Looking for Christmas pressie inspiration? Here's our hand selected gift guide, featuring exclusive Londony present ideas, and beautiful things crafted by independent companies in the city. By the end of this article, you might have most of your festive shopping done!
Gifts for transport geeks
Any transport lover will by now be more than au fait with the London Transport Museum shop, and its embarrassment of transport-themed riches. But there are oodles of other stores where you can pick up wheely good gifts.
Adam Nathaniel Furman's trippy take on the classic London Underground motifs (designs including 'Bakerloo Boogie Woogie' and 'Mighty Metropolitan') make for some eye-catching cushions, mugs, backpacks and sweaters. Makes a change from the usual moquette designs which everyone now seems to be wearing as socks (us included).
How about a tube map with a twist to adorn your giftee's wall? This City of Women London map — co-curated by Reni Eddo-Lodge, Rebecca Solnit and Emma Watson, and released earlier in 2022 — charts hundreds of pioneering women, from Mary Seacole to Michaela Coel, who've made their mark on the city.
Tube (and architecture) nerds will drool over Tube Station Anthology 1924-1961, a coffee table tome that captures in vivid vignettes those interwar (and beyond) London Underground stations masterminded by Leslie Green, Stanley Heaps and co.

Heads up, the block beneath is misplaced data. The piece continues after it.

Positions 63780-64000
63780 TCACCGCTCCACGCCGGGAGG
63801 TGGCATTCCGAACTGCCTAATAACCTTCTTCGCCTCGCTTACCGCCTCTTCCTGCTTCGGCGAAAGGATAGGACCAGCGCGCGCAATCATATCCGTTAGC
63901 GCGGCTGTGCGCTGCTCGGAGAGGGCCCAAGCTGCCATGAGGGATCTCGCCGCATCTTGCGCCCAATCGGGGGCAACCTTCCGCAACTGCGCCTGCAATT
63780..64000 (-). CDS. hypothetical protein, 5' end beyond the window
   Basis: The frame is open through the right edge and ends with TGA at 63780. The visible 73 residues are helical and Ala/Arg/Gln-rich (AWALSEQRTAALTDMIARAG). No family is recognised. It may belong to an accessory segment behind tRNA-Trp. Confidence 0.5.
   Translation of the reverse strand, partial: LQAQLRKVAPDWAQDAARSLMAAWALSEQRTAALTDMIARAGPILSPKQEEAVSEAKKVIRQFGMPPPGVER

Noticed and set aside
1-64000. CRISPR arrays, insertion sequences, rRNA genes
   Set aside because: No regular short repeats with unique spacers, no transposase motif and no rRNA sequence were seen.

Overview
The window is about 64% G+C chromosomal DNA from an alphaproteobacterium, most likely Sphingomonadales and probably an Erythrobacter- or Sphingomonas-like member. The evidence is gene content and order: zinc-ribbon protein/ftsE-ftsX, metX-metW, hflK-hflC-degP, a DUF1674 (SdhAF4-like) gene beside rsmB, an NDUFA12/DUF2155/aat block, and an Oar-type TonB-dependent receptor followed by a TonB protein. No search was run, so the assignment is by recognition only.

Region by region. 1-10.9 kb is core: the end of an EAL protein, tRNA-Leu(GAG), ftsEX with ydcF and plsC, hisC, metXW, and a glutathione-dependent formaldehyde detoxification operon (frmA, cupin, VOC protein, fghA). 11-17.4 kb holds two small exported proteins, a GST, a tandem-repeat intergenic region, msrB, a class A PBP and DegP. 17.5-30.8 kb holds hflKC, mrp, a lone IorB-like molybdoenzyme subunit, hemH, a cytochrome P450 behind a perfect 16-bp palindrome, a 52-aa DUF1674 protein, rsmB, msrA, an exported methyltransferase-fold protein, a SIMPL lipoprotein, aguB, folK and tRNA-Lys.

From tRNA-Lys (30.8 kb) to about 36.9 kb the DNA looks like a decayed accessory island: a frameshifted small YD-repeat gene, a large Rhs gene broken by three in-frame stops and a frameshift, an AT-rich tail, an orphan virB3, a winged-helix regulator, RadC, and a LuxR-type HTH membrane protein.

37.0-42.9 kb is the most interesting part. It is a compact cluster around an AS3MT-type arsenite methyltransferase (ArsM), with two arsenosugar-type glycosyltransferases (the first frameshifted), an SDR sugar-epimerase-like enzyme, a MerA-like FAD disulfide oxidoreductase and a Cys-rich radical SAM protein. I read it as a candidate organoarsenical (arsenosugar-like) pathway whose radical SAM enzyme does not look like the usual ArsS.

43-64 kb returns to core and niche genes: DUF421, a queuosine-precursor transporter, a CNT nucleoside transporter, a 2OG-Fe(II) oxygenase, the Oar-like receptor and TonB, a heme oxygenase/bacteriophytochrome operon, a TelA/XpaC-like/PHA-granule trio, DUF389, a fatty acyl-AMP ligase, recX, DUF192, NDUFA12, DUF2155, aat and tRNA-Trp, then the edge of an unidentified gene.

Shopping for more of a bus anorak? London Bus Museum's online store is chocca with double-decker themed tea towels, calendars and jigsaw puzzles. And while we're talking buses, Londonist contributor Harry Rosehill has written a marvellous (and marvellously illustrated) tome — Routemasters of the Universe — which explores where 50 of London's former Routemaster buses have wound up.
London walking tour gift vouchers
If you're after a present for someone who likes nothing more than wandering London's storied streets while gleaning new trivia, they'll surely appreciate walking tour vouchers.
The ever-fascinating Look Up London sells gift vouchers for private guided tours, where you can choose from a long list of neighbourhoods, from Bankside to Soho to Waterloo. There's a much-lauded feminist Jack the Ripper tour, too.
The sagacious Footprints of London team — with who we've enjoyed numerous enlightening wanders over the years — offer a range of vouchers for public, private, and even virtual, tours exploring the city's nooks and crannies.
Living London History — aka Jack, who's an Open City trained tour guide — also sells gift vouchers, which can be ussed on a tantalising range of walks, covering everything from Lambeth's legendary trailblazers to Westminster's saints and scoundrels.
Things that smell nice (and Londony)
If you know someone who likes their home to smell dreamy, you can't go far wrong with the gift of scented candles. Swerve the sweet-smelling horrorshow that is the TK Maxx candle section, and instead buy from a local independent business. Tribal Unicorn Candle Bar makes its products from environmentally friendly, raw materials — and there are some seriously swoonworthy scents, including the Notting Hill candle, which channels 'barrel cooked Jerk chicken, mango sauce, sipping on a tropical rum punch and vibing out to a steel pan band'.